The Booker Prize Foundation has come under fire after its director was accused of appearing to ‘mock’ a dinner lady and a steel worker for being members of a book club.
Gaby Wood was announcing the shortlist for the Booker Prize 2022 at the Serpentine Pavilion in London on Tuesday when she laughed while referring to the occupations of the members of a book club in Scunthorpe, Lincolnshire.
The video was shared on Twitter and has subsequently been deleted, but not before people started accusing Ms Wood of ‘snobbery’ for how she reacted to working-class readers.
Ms Wood told MailOnline she regretted ‘the offense caused by what was intended to be a celebration of the shared joy of reading’.
One working-class author said seeing Ms Wood ‘giggle and pour scorn on the fact that a dinner lady and a steelworker had attended a book club’ was ‘patronising’ and ‘sickening’.
Eve Ainsworth, an award-winning author for children and adults, continued: ‘It might sound like a small thing, but this assumption that working class folk aren’t readers is so damaging.
It’s why public libraries have been allowed to be reduced and replaced. It’s why school libraries fight for funding to exist let alone buy books.
‘My parents were working class and avid readers. My dad was a Shakespeare expert.
‘Unless we begin to break down these dangerous stereotypes in publishing and begin to open up these literary prizes, I really don’t think the industry will be able to move forward.’
Other social media users also spoke of their working-class parents who had inspired them to get into reading.
‘My dad was a bus driver who dropped out of school with no qualifications,’ Cath wrote. ‘But he kicked ass when it came to helping me with Shakespeare coursework. English was my strongest subject, but I pushed me further.’
People took to Twitter to criticize Gaby Wood, Director of the Booker Prize Foundation, for seeming to laugh at the working-class occupations of the members of a book club in Scunthorpe, Lincolnshire
But some suggested that Ms Wood had just been nervous to be on stage in front of a live audience and had not intended to cause offence.
One Twitter user said: ‘Watched the clip. It’s open to interpretation – the awkward laugh is from the audience. Her delivery is a bit off. Shouldn’t we give the speaker a chance before piling in?’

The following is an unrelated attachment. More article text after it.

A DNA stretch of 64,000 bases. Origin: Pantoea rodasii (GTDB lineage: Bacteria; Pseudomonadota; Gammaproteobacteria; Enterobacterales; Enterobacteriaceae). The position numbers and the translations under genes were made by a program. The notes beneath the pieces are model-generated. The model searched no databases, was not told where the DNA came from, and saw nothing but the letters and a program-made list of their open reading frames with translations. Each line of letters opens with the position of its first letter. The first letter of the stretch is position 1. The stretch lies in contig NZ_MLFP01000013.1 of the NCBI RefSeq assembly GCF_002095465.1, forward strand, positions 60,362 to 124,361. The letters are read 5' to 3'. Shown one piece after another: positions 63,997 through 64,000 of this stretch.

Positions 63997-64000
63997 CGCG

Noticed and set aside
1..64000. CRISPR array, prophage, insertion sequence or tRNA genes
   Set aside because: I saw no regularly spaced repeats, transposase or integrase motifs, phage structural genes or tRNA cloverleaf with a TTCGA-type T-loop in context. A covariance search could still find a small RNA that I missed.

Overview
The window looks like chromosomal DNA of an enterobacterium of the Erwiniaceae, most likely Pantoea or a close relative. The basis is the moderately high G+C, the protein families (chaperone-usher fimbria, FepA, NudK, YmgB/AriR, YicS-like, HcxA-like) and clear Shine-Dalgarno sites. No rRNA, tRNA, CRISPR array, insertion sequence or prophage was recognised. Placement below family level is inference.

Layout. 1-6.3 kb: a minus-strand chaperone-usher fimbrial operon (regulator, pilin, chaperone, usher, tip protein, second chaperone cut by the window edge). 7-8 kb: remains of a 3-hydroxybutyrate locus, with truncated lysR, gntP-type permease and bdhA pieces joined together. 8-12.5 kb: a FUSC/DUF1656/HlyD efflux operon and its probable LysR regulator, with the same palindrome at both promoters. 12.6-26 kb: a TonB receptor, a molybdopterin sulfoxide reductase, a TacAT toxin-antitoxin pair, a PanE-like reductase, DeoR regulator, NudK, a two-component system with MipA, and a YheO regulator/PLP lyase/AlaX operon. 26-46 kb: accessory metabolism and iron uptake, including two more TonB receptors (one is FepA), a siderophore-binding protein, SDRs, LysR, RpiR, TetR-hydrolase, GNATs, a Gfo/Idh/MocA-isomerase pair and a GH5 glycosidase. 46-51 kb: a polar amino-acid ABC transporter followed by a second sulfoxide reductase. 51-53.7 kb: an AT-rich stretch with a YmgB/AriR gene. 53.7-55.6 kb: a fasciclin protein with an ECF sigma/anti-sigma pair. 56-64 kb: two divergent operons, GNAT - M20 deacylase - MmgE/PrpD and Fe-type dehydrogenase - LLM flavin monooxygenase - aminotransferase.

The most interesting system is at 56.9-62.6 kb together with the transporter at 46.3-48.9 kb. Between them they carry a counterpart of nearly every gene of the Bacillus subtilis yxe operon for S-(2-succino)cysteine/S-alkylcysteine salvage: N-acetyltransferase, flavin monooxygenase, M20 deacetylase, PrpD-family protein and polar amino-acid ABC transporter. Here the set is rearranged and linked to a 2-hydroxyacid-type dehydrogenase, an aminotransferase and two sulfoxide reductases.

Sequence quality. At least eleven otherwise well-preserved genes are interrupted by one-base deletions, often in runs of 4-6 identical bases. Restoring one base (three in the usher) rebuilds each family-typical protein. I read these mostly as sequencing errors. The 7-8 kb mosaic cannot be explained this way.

Others pointed out that the information about the members’ professions must have been provided by the book group itself.
Alison Kershaw, herself a dinner lady, said she was not offended by Ms Wood, who in her eyes was ‘highlighting the diversity of a book club using the information they provided’.
The Scunthorpe Pageturners are one of six book clubs who will each be reading a different book on the 2022 shortlist to compete for places at the Booker Prize winning ceremony in October.
On the Booker Prize website, it says the group ‘comprises a self-described “eclectic” mix of individuals, including a civil servant, a steel worker, a shop worker, a dinner lady and two retirees’.
Other social media users called on people to give Ms Wood ‘a chance’, and pointed out that the information about the members’ professions must have been provided by the book group itself
The description continues: ‘Between them, they have survived four changes of venue and the pandemic, to which they adapted by moving online.
‘They pride themselves on a wide range of reading tastes, and regularly dive into literary fiction, crime and sci-fi. They aim to help fellow readers discover new authors and broaden their horizons.’
Ms Wood explained in a statement to MailOnline: ‘The book clubs participating in a new Booker Prize initiative were being congratulated in their presence.
‘Reference was made to the locations and professions of those taking part, to give a flavor of the groups.
‘We regret the offense caused by what was intended to be a celebration of the shared joy of reading.’
Gaby Wood (pictured) is the director of the Booker Prize Foundation, a charity which among other things awards the annual Booker Prize
The Booker Prize is a literary prize awarded each year for the best novel written in English and published in the United Kingdom or Ireland.
When the shortlist was announced on Tuesday it was revealed that just one British writer will be vying for the £50,000 prize this year.
Alan Garner, who turns 88 on the day of the ceremony on October 17, is the oldest writer ever shortlisted for his novel Treacle Walker.
He is up against Americans Percival Everett and Elizabeth Strout, Zimbabwean NoViolet Bulawayo, Shehan Karunatilaka of Sri Lanka and Claire Keegan from Ireland.